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April 2017 Research Round-Up

Below is a list of recently published research related to integrating social and medical care. These can also be found in our Evidence Library.

Food insecurity screening in pediatric primary care: Can offering referrals help identify families in need?
C.J. Bottino, E.T. Rhodes, J.E. Cox, E.W. Fleegler
Academic Pediatrics
This study found that there was incomplete overlap between reporting food insecurity and selecting referrals for food insecurity resources among caregivers of 3- to 10-year old children. Half of those reporting food insecurity did not ask for referrals to resources and half of those who asked for referrals did not report food insecurity.

Feasibility and acceptability of a colocated homeless-tailored primary care clinic and emergency department
S. Gabrielian, J.C. Chen, P. Minhaj, et al.
Journal of Primary Care & Community Health
This study examined the feasibility and acceptability to providers of an initiative to identify homeless low-acuity ED patients and offer them treatment in a co-located homeless-tailored PCMH that integrates medical and social services. While 90% of the 32 surveyed providers supported expansion of the homeless-tailored PCMH, only half agreed with the homelessness screening procedures and only 40% thought the ED co-location worked well.

Improving access to evidence-based antipoverty government programs in the United States: A novel primary care initiative
M.K. Hole, L.E. Marcil, R.J. Vinci
JAMA Pediatrics
This commentary describes the development of a program for patients in pediatric primary care clinics in Boston that helps low income families benefit from the Earned Income Tax Credit, a refundable tax credit for working families that has been shown to improve child health over the long term.

Incorporating patients' social determinants of health into hypertension and depression care: A pilot randomized controlled trial
H.F. McClintock, H.R. Bogner
Community Mental Health Journal
This randomized controlled trial found that patients who received assistance identifying and developing a plan to address their most pressing health, social, and economic needs had improved depressive symptoms and blood pressure.

Bridging the divide: Supplementing payment reform to promote needed investments in population health
T. McGinnis
Academy Health Blog
The author identifies the need for supplementing payment reform efforts with incentives for population health and social determinants investments that can produce a longer-term return on investment and that benefit a broader population.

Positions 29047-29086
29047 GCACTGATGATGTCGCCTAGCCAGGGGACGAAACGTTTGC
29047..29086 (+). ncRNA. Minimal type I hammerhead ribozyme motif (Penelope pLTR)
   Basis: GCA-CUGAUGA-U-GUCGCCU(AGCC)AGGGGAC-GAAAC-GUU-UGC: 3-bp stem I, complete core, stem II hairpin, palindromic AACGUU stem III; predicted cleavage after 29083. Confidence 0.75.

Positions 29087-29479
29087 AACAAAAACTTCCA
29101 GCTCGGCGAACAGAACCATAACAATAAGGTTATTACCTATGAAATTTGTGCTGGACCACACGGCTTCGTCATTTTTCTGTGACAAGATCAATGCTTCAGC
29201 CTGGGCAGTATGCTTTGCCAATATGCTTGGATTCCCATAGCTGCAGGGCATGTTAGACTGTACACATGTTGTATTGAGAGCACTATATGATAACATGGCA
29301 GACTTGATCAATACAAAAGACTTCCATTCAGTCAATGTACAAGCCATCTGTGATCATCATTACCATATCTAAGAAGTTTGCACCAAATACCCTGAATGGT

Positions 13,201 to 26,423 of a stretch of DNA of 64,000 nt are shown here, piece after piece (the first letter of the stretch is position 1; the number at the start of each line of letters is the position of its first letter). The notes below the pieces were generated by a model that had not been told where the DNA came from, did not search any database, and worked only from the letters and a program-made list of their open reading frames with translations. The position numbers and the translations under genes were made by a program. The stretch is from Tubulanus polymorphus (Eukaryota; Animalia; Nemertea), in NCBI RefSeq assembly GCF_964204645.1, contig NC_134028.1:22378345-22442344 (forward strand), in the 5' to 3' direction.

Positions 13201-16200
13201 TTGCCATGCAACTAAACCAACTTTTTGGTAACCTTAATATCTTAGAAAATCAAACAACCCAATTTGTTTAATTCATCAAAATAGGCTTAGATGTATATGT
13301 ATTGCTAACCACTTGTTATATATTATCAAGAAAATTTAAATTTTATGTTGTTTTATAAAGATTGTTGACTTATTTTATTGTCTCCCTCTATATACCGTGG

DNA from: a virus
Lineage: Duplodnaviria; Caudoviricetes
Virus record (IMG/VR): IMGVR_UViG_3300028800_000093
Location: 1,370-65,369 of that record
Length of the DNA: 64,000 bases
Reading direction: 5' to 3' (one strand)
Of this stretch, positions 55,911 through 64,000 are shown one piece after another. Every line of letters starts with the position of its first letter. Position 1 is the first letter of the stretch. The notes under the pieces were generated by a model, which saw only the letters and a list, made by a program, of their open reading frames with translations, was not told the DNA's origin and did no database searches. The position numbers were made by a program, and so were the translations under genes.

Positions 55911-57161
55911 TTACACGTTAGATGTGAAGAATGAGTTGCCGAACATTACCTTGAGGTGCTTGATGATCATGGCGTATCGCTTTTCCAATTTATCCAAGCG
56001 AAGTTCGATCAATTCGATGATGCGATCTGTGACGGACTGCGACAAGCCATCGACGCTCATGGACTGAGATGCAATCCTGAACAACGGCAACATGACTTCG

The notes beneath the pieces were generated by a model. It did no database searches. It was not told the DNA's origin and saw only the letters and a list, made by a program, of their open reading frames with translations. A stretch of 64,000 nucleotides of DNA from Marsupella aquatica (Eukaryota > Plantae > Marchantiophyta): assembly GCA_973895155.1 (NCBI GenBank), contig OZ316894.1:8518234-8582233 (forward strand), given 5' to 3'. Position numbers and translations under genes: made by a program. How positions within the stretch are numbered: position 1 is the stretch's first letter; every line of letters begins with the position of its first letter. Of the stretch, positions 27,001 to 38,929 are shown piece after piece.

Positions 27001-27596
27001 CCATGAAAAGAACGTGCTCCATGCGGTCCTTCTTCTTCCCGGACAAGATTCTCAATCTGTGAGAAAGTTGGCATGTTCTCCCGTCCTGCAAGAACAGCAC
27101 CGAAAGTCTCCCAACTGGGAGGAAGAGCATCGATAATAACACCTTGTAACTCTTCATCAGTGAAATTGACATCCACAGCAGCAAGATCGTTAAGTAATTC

National Academy of Medicine social and behavioral measures: Associations with self-reported health
A.A. Prather, L.M. Gottlieb, N.B. Giuse, et al.
American Journal of Preventive Medicine
This study tested the convergent and divergent validity of the social and behavioral determinants of health measures recommended in a National Academy of Medicine report for use in electronic health records. Poorer physical and mental health were observed among participants reporting higher levels of financial resource strain, stress, depression, physical inactivity, current tobacco use, and intimate partner violence.

Ready, willing and able? A survey of clinicians' perceptions about domestic violence screening in a regional hospital emergency department
E. Saberi, N. Eather, S. Pascoe, M.L. McFadzean, F. Doran, M. Hutchinson
Australiasian Emergency Nursing Journal
In this survey of 76 ED clinicians in Australia, most supported screening for domestic violence (DV) but 80% reported not always feeling comfortable doing it and 89% felt they had received insufficient training. Lower perceived self-efficacy and fear of offending were statistically associated with discomfort or negative beliefs about DV enquiry.

Access to transportation and health care visits for Medicaid enrollees with diabetes
L.V. Thomas, K.R. Wedel, J.E. Christopher
Journal of Rural Health
In this retrospective analysis of data from the Oklahoma Medicaid program, patients who used Medicaid-provided non-emergency medical transportation had more diabetes care visits suggesting access to transportation enables improved diabetes care.